“PRIMARY HEALTH CARE AND PRIVATE PATIENT JOURNEY”: ACHR/GAP WORKSHOP (2011)
The Australian Centre for Health Research and Global Access Partners brought together thought leaders from primary health care, private hospitals, private health insurance and consumer health organisations to address issues related to private health reform, in a workshop on 2 March 2011 in Melbourne. The workshop explored the issues emerged via an extensive stakeholder consultation commissioned by the ACHR in the lead-up to the event. It found scope for further multidisciplinary discussion specifically around topics such as e-health, health IT, service gaps, the expanding role of health funds and better advocacy of the private sector’s role in pursuing quality of care.
GAP TASK FORCE ON AUSTRALIA’S HEALTH (2009); GAP/ACHR CONGRESS ON AUSTRALIA’S HEALTH (2009)
The 2009 Task Force on Australia’s Health, run by GAP in association with the ACHR, examined a range of proposed and possible health reforms and the improvements required for the health system to effectively meet the future needs of the Australian population. The work of the task force complemented the findings of the National Health and Hospitals Reform Commission and culminated in the GAP/ACHR Congress on Australia’s Health at Parliament House of Victoria in November 2009 and the release of the Task Force report “Structural Barriers to reform of the Australian health and public hospital system” authored by Ken Baxter.
HEALTH INFORMATION EXCHANGE PROJECT (2008)
This project sought to identify technologies which could support a more efficient, safe, consumer-centred and accessible health care system, with a particular focus on chronic care delivery. It was initiated after a closed door meeting with Tony Abbott which discussed the reasons why fifteen years of electronic health system development in Australia have failed to establish a comprehensive e-health system despite significant funding and resources.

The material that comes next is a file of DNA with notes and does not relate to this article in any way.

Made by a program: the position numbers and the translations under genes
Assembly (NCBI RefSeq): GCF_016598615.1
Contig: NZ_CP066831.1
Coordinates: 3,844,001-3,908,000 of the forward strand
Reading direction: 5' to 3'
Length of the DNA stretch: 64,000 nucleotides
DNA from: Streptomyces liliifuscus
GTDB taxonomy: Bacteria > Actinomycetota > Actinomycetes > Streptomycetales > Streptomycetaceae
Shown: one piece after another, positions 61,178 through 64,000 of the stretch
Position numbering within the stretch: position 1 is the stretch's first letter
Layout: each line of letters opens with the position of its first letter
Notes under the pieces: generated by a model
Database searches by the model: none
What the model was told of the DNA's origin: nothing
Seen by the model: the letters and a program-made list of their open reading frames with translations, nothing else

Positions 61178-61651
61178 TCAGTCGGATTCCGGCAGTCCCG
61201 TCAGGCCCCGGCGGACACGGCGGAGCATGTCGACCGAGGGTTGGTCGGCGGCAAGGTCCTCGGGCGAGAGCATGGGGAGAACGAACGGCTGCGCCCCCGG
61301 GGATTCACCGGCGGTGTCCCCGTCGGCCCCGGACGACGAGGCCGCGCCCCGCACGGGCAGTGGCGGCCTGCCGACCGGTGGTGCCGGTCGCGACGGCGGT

NATIONAL PHARMACOGENOMICS CONSULTING GROUP (2008)
This group was brought together to examine the medical and economic benefits and effects of pharmacogenomic testing in diagnostics and drug therapy. The work of the group culminated in the release of a report “Improving the Quality Use of Medicines in Australia: Realising the Potential of Pharmacogenomics” in October 2008 prepared by Deloitte Economics in consultation with NPCG. The report predicted significant healthcare savings if pharmacogenomics were widely adopted in Australia, and was taken up by the Victorian Government to inform its 2010 Pharmacogenomic Decision Support System project with Melbourne Health.
IMPLEMENTING A RATIONAL E-HEALTH SYSTEM IN AUSTRALIA: GAP FORUM (2007)
This roundtable discussed possible solutions and actions to make progress in the area of widening acceptance and implementation of e-health, based on the research led by Prof Michael Georgeff of Monash University.
GAP CONGRESS ON WELLNESS & AGEING (2007)
Held in Parliament House of Victoria in February 2007, the congress explored the concept of preventive healthcare and increasing general “wellness” of the population as a means to better manage Australia’s healthcare issues.
BETTER HEALTH CARE THROUGH ELECTRONIC INFORMATION (2004)
This forum brought together executive stakeholders from government, industry, research and the vendor community to discuss national priorities and further steps in building an interoperable health care system in Australia. The Australian National Consultative Committee on Health (ANCCH) was established as a result of the forum in 2005.
GAP FORUM ON INFORMATICS IN BIOLOGY AND MEDICINE (2003)
Discussions were built around informatics capabilities for the biological science and health sectors, Australia’s participation in this important emerging industry, and ways to benefit from scientific and commercial opportunities it presents.